This week on Hell or High Water, we’ll be featuring music from the three volumes of the 1964 Newport Folk Festival evening concerts, largely inspired by last Monday’s SFC lecture by Elijah Wald, “Dylan Goes Electric! Music, Myth, and History.”
Dylan’s electric performance in 1965, according to Wald, “split the Sixties.” Previously, the Newport Folk Festival had been a time celebrating traditional folk music alongside popular “new wave” artists, like Pete Seeger, Joan Baez, and Phil Ochs. The hopes were that pairing these traditions with popular artists would draw a crowd and help new or unknown artists gain a following.
The Newport Folk Festival showcased the many different types of traditional folk present in this country, from cajun to country to blues. We hope that featuring this record will, like the original festival, showcase the diversity of what constitutes folk music.
To quote Stacey Williams on the 1964 festival, “And what was most remarkable was the homogeneity of the event as a whole, with all this wonderful variety adding up to a feeling of one brotherhood, as hard to define as it is easy to sense; ‘many branches from the same tree’ is a lame way to put it, but it hints at the idea.”
Tune in this Sunday from 1-2pm on WXYC-Chapel Hill, 89.3FM, or online via live stream.
The Southern Folklife Collection is thrilled to welcome back Elijah Wald to discuss his new book, Dylan Goes Electric! Newport, Seeger, Dylan, and the Night that Split the Sixties (Dey Street/Harper Collins, 2015).
In Dylan Goes Electric! Elijah Wald explores the cultural, political, and historical context of Bob Dylan‘s 1965 performance at the Newport Folk Festival. He delves deep into the folk revival and its intersections with the civil rights movement, the rise of rock, and the tensions between traditional and groundbreaking music to provide new insights into Dylan’s artistic evolution, his special affinity to blues, his complex relationship to the folk establishment and his sometime mentor Pete Seeger, and the ways he reshaped popular music forever.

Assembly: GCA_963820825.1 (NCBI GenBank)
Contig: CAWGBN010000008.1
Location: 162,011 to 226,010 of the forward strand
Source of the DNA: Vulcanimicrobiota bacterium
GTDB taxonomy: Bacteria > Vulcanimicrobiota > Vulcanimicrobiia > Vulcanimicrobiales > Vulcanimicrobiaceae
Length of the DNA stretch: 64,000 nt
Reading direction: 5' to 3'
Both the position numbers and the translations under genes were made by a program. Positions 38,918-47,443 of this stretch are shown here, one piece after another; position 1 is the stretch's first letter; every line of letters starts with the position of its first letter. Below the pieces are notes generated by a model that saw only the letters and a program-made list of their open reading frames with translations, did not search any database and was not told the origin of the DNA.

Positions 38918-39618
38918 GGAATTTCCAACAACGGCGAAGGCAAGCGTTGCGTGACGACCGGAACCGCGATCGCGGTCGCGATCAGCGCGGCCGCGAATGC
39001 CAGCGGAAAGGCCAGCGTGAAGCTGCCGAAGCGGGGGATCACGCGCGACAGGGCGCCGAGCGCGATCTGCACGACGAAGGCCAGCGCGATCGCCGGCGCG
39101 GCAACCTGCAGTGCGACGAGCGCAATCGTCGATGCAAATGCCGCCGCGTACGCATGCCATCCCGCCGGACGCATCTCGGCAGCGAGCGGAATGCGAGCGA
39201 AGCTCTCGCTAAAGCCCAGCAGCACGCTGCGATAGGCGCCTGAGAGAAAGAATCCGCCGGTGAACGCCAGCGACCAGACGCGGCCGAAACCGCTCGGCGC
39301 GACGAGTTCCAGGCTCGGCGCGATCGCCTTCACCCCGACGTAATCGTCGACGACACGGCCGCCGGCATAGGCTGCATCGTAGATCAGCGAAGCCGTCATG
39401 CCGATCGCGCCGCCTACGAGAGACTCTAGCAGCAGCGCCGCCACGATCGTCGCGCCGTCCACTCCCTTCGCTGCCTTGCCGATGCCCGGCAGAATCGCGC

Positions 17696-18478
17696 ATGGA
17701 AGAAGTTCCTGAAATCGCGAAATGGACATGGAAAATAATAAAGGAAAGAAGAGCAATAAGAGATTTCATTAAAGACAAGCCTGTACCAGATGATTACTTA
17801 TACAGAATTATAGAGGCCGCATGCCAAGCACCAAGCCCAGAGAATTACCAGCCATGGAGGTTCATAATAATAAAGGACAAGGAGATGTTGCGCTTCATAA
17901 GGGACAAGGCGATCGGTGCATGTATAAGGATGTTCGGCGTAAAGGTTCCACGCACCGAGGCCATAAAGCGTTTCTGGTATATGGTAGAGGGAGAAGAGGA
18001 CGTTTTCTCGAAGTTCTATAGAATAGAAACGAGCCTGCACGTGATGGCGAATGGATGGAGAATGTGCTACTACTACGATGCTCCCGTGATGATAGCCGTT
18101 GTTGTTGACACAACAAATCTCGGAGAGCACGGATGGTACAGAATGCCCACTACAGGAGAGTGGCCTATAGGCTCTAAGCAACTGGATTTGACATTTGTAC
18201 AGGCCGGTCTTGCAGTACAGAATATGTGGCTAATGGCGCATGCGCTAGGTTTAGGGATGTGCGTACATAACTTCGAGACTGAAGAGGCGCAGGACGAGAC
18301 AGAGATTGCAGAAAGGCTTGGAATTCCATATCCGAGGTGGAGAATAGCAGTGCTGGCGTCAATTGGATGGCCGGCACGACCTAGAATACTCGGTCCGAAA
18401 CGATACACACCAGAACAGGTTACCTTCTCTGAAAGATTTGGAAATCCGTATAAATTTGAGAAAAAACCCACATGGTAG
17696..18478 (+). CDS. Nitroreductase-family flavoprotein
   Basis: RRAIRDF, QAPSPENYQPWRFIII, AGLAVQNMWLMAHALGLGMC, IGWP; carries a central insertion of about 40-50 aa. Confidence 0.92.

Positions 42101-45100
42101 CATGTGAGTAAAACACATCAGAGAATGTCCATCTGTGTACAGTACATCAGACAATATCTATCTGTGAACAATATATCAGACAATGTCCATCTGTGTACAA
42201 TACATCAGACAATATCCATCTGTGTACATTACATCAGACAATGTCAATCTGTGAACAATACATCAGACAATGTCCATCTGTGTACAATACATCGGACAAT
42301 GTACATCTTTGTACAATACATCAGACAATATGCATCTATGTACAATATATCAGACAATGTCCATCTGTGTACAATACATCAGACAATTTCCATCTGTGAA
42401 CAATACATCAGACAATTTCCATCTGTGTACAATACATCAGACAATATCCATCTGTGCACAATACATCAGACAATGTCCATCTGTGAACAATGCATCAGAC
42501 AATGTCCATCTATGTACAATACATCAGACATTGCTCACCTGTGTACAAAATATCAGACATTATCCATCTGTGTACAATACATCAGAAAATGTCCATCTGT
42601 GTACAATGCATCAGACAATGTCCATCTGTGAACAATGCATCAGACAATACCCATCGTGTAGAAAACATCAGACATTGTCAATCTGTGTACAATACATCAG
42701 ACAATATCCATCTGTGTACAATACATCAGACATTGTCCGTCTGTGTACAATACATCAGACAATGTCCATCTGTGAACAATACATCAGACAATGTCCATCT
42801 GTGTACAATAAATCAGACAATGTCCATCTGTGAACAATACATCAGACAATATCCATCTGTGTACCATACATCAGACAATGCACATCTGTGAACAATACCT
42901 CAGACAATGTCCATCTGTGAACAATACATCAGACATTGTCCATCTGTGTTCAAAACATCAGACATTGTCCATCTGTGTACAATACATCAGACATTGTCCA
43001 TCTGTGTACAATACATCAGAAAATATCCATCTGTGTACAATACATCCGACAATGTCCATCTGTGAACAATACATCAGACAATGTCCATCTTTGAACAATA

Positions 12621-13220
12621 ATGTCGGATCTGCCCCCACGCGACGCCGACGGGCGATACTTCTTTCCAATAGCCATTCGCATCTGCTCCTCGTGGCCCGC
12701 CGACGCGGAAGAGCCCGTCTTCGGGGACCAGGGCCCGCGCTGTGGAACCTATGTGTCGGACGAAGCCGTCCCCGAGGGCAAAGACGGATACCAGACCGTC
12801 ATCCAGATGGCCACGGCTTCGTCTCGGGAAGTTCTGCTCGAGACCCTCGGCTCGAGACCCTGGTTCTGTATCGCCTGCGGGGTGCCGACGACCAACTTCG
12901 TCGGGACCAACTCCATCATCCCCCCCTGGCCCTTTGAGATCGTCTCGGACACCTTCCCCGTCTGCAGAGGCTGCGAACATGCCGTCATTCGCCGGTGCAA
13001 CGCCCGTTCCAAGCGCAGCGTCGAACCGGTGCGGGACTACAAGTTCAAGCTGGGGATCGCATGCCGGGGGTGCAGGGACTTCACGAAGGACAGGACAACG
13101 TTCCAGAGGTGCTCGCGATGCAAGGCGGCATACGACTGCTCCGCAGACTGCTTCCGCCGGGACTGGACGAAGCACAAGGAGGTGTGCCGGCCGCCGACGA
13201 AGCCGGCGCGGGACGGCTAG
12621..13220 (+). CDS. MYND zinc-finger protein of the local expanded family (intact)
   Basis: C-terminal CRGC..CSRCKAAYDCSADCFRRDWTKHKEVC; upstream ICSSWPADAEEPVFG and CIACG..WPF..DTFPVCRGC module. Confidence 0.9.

Join us on Monday, November 16 for a book talk by Wald and view related materials from the Southern Folklife Collection, including the 1965 Newport program featured here (top and bottom) from the Southern Folklife Collection Festival Files (30007), folder 518, and the brochure and schedule from the Guy and Candie Carawan Collection (20008), folder 172 (above). The Carawans were traveling with the Moving Star Hall Singers from Johns Island, South Carolina (notice the notation on the program by Guy Carawan to make note of the Moving Star Hall Singers performance times). Even after looking at this schedule countless times, we still can’t believe that a single event could feature such a remarkable schedule of performers: Cousin Emmy, Roscoe Holcomb, Gary Davis, Lightning Hopkins, Mance Lipscomb, Fannie Lou Hamer, Eck Robertson, Memphis Slim, Mississippi John Hurt, Dylan, Donovan, Pat Sky, Kweskin Jug Band, Bill Monroe, Ed Young (!), Sam and Kirk McGee with Arthur Smith (!!!), and so many more.
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